Category Archives: Flora

Four new members to the family

I live in my own little world

Yesterday at the Holiday Party of the Palomar Cactus & Succulent Society, I was rewarded for all my volunteer work and plant showings with four free plants.

One for outstanding volunteer,

one for outstanding plant exhibitor throughout the year,

one for outstanding plant exhibitor at the Fall Show & Sale in October, and

one as a paid member.

As if I needed more plants.

Alas…..

There were over 100 plants to choose from. Here are the ones I chose to come live with me, Jim, and Zoey the Cool Cat:

Sanseveria

Gasteria 'gGeen Ice'

Mangave 'Bloodspot'

Crassula muscosa 'Big Form'

I'm Zoey the Cool Cat, and I approve this post

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Exhibiting cacti & succulents at the Palomar Cactus & Succulent Show

I live in my own little world

My last post was on October 21. It’s been a long three weeks, most of it having to do with gardening.

The big event was October 27-29. I was getting ready for the Fall Show & Sale for the Palomar Cactus & Succulent Society.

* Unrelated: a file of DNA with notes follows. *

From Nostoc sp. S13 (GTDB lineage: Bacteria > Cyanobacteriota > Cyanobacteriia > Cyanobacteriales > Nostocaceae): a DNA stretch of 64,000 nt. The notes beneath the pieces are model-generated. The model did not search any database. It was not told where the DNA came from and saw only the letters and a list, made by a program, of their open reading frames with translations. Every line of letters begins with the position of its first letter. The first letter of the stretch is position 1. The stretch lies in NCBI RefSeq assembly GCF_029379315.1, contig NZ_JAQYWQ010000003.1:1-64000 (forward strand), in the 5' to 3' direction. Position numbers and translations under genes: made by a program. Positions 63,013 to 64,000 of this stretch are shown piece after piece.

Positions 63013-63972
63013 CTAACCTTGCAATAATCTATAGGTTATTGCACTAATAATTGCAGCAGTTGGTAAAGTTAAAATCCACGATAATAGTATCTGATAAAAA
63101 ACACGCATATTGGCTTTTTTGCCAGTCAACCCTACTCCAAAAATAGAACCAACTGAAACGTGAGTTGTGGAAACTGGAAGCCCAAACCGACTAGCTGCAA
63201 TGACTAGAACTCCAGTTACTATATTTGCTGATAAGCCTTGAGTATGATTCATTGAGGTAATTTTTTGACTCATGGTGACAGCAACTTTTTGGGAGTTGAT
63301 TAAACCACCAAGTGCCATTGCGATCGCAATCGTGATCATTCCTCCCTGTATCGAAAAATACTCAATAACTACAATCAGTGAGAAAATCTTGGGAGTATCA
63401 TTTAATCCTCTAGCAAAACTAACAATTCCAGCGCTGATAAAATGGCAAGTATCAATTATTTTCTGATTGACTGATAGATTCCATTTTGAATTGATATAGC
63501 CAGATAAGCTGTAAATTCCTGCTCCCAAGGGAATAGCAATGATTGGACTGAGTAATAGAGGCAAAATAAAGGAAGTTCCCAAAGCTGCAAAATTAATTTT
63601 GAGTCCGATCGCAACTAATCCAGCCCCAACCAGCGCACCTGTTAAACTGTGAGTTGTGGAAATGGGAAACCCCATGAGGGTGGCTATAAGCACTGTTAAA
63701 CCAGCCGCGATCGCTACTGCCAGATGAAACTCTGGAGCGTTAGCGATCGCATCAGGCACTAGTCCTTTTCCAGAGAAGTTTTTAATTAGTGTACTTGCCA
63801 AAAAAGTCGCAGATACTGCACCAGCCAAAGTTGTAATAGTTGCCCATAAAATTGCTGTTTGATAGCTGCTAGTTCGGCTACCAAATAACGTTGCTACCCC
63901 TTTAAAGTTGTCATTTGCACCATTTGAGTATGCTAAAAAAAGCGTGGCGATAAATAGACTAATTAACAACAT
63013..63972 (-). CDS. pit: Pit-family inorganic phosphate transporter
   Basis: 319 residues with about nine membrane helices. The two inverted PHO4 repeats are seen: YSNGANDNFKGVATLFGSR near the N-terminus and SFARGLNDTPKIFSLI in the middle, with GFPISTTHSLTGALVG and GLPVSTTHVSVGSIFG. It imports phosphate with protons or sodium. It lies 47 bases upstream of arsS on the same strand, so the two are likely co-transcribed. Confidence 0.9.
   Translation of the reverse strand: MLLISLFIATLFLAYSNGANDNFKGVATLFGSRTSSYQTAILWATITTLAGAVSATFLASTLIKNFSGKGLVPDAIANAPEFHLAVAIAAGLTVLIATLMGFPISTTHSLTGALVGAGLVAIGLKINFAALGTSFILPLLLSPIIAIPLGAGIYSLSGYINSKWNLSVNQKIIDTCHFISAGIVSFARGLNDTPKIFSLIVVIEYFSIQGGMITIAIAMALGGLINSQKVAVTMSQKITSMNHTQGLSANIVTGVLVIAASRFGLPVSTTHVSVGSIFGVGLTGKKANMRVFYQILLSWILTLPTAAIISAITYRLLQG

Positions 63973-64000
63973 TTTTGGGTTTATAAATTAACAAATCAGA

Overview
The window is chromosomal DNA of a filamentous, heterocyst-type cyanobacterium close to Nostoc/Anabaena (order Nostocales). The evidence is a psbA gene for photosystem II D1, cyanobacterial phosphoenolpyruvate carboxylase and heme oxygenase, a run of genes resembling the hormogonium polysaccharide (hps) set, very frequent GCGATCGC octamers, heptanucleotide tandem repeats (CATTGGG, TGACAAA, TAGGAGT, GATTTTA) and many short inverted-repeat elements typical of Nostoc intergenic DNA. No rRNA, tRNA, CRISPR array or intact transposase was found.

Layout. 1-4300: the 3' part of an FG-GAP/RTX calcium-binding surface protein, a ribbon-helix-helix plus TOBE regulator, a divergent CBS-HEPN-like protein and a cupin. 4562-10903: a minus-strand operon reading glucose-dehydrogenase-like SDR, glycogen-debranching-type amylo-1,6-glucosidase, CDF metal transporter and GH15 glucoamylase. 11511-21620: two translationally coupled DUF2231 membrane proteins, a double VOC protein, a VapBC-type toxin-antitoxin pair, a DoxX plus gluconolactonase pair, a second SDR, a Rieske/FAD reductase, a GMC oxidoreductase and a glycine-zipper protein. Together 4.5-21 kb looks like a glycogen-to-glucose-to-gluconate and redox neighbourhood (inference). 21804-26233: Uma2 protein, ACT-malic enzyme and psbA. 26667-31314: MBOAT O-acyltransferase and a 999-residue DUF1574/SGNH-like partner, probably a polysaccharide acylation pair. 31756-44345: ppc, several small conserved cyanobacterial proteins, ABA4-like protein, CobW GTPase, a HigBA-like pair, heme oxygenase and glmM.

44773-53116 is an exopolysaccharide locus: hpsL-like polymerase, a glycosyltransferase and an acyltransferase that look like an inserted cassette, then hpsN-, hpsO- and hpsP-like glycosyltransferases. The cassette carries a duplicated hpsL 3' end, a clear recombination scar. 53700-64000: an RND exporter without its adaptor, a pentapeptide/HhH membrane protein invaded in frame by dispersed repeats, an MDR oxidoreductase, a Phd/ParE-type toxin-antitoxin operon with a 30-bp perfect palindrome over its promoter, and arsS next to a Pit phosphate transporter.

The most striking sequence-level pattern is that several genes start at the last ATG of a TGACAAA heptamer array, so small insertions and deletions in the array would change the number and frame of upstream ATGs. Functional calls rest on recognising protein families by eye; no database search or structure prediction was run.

These shows are heavy on succulents and short on cacti. The main reason for that is because cacti are difficult to move with all their spines & thorns pointing every which way. Not paying attention, not being careful, can result in some serious and painful skin punctures.

My intent was to exhibit a lot of cacti to make sure that the cactus side of the show room was full. I spent the month leading up to the event cleaning and repotting show-worthy cacti.

I was hoping to enter 50 cactus specimens. Ultimately, I only entered 44 exhibits – 31 were in the Cactus category, twelve in the Succulent category, and one in the Dish Garden category. My Dish Garden, though, had five thorny cacti in it; of the twelve in the Succulent category, six had spines; and of the 31 in the Cactus category, one did not have spines. So it’s not always about those pokey pokey things. My intent, though, was to fill up the Cactus category, and I definitely helped do that.

I exhibit in the Advanced class now, and won….
     12 first places,
          9 second places, and
               13 thirds.

Ten of my plants weren’t appreciated by the judges. Sad and depressed those plants are.

My Mammillaria parkinsonii, below, received one of the two Judge’s Choice awards, and tied for second for the People’s Choice award.

Mammillaria parkinsonii, Judge's Choice & People's Choice second place

…..was awarded the Granddaddy of them all, BEST IN SHOW, my Crassula ovata ‘Gollum’.

Crassula ovata 'Gollum' Best In Show

I created a video of all the plants I exhibited in the show, although I didn’t find out about the second place People’s Choice until recently, so although it’s in the video with its Judge’s Choice award, it’s not in the video with its People’s Choice second place.